Practical test doubles: adding stubs to TestLink Java API

"Test Double is a generic term for any case where you replace a production object for testing purposes" [1]. There are different types of Test Doubles: Dummy, Fake, Stubs, Spies and Mocks. In this post we will see a practical example of adding stubs to TestLink Java API.

Stubs are objects that return canned answers to calls during tests [1]. This is useful specially when you have a system that communicates with different resources such as databases, web services, XML-RPC services and so on.

TestLink Java API is a small Java project created to act as an interface between TestLink XML-RPC API and a client program written in Java.

Starting on the wrong foot

You know when sometimes you start a project just to suppress certain necessity and then write down a long TODO list? Well, sooner or later you will have to start working on those items. When I wrote the first version of the API I was writing Jenkins TestLink Plug-in, and had a priority project that depended on both tools to be deployed to a customer's site. Due to the deadlines and priorities, the tests in TestLink Java API were made to run directly against a test instance of TestLink.

After that the code was open sourced and, as was expected, bugs, features and enhancements started to be requested by users. You can imagine many drawbacks in this approach, such as newcomers to the project would need to install a test instance of TestLink with equal set up parameters, and to not mention how hard it would be to have Continuous Integration in a service provider like CloudBees, where I wouldn't have TestLink installed.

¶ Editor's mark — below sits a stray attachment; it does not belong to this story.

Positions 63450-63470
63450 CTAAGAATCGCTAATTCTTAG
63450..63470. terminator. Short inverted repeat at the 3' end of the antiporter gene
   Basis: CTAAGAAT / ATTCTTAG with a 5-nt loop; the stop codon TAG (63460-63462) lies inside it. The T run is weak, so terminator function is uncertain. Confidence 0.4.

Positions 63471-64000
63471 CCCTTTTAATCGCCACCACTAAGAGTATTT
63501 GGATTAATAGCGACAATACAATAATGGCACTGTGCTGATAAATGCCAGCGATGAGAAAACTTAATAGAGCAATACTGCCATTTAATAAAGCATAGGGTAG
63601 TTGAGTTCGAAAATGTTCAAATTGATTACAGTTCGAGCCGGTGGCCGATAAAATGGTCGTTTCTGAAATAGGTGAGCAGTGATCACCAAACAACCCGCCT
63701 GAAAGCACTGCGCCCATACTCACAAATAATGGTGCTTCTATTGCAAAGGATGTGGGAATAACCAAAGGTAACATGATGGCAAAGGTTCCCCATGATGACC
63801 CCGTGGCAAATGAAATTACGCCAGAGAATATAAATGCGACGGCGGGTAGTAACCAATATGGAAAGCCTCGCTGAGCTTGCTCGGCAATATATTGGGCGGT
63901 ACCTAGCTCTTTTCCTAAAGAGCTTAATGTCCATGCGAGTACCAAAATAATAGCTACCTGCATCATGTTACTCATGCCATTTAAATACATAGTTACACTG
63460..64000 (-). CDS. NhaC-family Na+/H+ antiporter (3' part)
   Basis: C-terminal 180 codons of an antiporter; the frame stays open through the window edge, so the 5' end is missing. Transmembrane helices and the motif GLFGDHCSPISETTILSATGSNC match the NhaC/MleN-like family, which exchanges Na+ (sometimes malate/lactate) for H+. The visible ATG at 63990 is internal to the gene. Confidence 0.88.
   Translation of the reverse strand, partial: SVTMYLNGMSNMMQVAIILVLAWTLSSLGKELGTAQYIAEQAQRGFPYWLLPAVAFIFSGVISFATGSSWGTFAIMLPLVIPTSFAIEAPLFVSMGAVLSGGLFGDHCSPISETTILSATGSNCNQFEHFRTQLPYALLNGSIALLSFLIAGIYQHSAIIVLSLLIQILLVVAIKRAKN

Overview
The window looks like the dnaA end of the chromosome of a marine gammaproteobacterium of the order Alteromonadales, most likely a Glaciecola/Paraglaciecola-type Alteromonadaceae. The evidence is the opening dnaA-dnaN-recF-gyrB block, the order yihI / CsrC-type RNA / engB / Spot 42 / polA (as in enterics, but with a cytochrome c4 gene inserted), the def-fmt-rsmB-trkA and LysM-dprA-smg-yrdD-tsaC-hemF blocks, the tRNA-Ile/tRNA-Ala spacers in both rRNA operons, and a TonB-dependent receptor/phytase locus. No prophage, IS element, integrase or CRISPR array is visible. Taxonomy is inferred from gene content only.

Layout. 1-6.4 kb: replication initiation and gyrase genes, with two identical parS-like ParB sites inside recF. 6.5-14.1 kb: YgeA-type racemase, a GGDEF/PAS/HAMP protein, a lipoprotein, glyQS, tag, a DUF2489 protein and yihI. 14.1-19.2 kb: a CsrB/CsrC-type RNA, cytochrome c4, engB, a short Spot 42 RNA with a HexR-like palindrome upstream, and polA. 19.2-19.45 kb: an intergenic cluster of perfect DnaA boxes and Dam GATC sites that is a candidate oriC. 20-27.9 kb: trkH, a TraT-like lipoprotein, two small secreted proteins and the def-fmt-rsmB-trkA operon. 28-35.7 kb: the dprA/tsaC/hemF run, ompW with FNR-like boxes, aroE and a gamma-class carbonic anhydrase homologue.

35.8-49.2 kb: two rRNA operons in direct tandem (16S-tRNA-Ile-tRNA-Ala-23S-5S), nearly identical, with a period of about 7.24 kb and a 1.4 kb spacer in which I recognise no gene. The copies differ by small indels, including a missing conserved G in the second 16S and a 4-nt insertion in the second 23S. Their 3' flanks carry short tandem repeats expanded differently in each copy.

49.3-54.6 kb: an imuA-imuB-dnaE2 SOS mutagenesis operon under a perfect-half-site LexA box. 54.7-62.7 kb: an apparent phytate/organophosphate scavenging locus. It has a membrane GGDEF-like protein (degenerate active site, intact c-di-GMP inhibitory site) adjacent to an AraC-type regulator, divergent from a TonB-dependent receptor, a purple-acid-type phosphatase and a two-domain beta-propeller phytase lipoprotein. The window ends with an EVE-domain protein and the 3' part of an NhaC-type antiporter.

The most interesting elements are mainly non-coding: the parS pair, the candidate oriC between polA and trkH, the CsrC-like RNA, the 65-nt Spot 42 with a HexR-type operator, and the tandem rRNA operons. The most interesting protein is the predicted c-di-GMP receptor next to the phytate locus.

On the right foot now...

So the main issue regarding the project build was the direct access to the TestLink XML-RPC API. A neat solution for it was to use Stubs during tests. The idea was to create a stubs capable of, given a call to TestLink XML-RPC, it would then answer with a canned XML.

I thought I would have to dig into Jetty, Winstone or some small web server by myself and include it to the project, but fortunately somebody else [2] has passed by it and blogged about his experience with some sample code.

The approach used in TestLink Java API was quite similar to the one described in [2]. I used WireShark to save the XML returned by TestLink XML-RPC API and when I create an instance of the web server, it knows which XML it must return to the caller object. Below you can see BaseTest, a class used as base for new tests.

Now anybody can simply execute mvn clean test to build the project. It won't connect to any instance of TestLink, and all the tests will be executed in less then one minute. When there is a new release of TestLink, I will need to update my XML files generated with Wireshark (I will automate it with Python or Perl) and then test and work on the differences.

This approach can be used to test web services, XML-RPC servers and any similar environment. Hope it helps somebody else too. Cheers! :D



Categories: Blog

Tags: Testlink, Java, Software Quality